Thursday, 11 March 2010

How modern groceries work?

There was a time when Liverpool Road in Irlam was a bustling high street like any other in Britain, with dozens of local businesses, butchers, bakers, grocers and the rest. And like other high streets around Britain, retail trade has virtually disappeared leaving a trail of abandoned shops and derelict sites. Of course the loss of industrial employment had a major impact in the 1970s. But at the end of this decade Irlam had the dubious pleasure of welcoming the country's first 'hypermarket' a vast football pitch sized Tesco. Today the store has been rebuilt as a huge Tesco Extra, complete with a dodgy mezzanine level which adds a third to the floor space. The store is packed with everything you might need and sold as cheaply as possible. Although we might enjoy the opportunity to buy a tin of bins at 6p a pop, the cost to the high street has been devastating. As such Liverpool Road has never recovered its status as a retail area as local business finds it impossible to compete with this retail giant on their doorstep. The cosy 1950s image of the traditional British high street of friendly grocers, selling fresh local produce have long gone. Groceries is now big business, wrapped up in the world of global finance. It is perhaps no surprise then, that Tesco's Irlam store is now actually owned by Standard Life Investments - sold for just under £50m in January this year, as big city financiers rush to invest in long term and secure investments.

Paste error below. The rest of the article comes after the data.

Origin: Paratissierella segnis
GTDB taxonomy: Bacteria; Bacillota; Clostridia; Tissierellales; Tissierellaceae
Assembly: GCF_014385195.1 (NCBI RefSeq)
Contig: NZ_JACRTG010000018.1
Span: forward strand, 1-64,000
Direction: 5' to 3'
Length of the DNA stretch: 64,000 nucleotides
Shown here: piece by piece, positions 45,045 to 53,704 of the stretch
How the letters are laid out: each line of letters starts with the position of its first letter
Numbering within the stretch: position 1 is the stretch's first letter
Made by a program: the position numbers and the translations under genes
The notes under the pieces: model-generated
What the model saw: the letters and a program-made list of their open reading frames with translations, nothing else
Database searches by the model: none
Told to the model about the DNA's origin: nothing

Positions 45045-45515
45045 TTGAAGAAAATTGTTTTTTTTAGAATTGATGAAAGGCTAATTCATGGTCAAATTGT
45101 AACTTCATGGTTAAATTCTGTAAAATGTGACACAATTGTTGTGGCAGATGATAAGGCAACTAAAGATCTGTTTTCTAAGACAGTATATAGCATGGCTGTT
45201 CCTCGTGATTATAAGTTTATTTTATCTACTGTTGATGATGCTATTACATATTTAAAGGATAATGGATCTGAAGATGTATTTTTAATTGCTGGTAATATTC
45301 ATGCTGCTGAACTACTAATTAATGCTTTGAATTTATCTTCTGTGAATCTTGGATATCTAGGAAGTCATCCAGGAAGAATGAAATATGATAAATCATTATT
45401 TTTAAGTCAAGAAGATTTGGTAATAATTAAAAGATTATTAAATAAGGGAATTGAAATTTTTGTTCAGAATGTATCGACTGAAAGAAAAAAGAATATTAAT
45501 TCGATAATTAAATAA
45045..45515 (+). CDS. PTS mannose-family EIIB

Source: Standard Life Investments buys Tesco Extra in Shrewsbury - Property Week

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